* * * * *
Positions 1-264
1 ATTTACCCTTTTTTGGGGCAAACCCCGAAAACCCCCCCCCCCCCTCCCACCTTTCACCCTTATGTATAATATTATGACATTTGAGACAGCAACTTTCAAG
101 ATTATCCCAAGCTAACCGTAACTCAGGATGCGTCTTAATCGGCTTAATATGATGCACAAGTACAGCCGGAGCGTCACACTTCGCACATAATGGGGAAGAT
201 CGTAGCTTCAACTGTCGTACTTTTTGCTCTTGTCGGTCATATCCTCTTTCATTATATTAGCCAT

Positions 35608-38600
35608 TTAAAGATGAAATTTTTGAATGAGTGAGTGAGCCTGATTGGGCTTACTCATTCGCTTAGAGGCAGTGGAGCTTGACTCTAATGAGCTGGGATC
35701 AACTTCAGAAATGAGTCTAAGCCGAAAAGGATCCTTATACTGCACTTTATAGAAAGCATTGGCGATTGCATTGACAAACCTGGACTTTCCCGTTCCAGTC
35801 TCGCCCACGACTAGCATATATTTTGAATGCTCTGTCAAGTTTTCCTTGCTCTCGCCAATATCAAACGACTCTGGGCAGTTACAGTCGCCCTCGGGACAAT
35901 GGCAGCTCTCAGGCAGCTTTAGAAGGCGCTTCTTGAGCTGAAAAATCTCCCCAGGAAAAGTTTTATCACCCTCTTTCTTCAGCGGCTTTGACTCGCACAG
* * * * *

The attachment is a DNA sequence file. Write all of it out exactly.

Positions 1-264
1 ATTTACCCTTTTTTGGGGCAAACCCCGAAAACCCCCCCCCCCCCTCCCACCTTTCACCCTTATGTATAATATTATGACATTTGAGACAGCAACTTTCAAG
101 ATTATCCCAAGCTAACCGTAACTCAGGATGCGTCTTAATCGGCTTAATATGATGCACAAGTACAGCCGGAGCGTCACACTTCGCACATAATGGGGAAGAT
201 CGTAGCTTCAACTGTCGTACTTTTTGCTCTTGTCGGTCATATCCTCTTTCATTATATTAGCCAT

Positions 35608-38600
35608 TTAAAGATGAAATTTTTGAATGAGTGAGTGAGCCTGATTGGGCTTACTCATTCGCTTAGAGGCAGTGGAGCTTGACTCTAATGAGCTGGGATC
35701 AACTTCAGAAATGAGTCTAAGCCGAAAAGGATCCTTATACTGCACTTTATAGAAAGCATTGGCGATTGCATTGACAAACCTGGACTTTCCCGTTCCAGTC
35801 TCGCCCACGACTAGCATATATTTTGAATGCTCTGTCAAGTTTTCCTTGCTCTCGCCAATATCAAACGACTCTGGGCAGTTACAGTCGCCCTCGGGACAAT
35901 GGCAGCTCTCAGGCAGCTTTAGAAGGCGCTTCTTGAGCTGAAAAATCTCCCCAGGAAAAGTTTTATCACCCTCTTTCTTCAGCGGCTTTGACTCGCACAG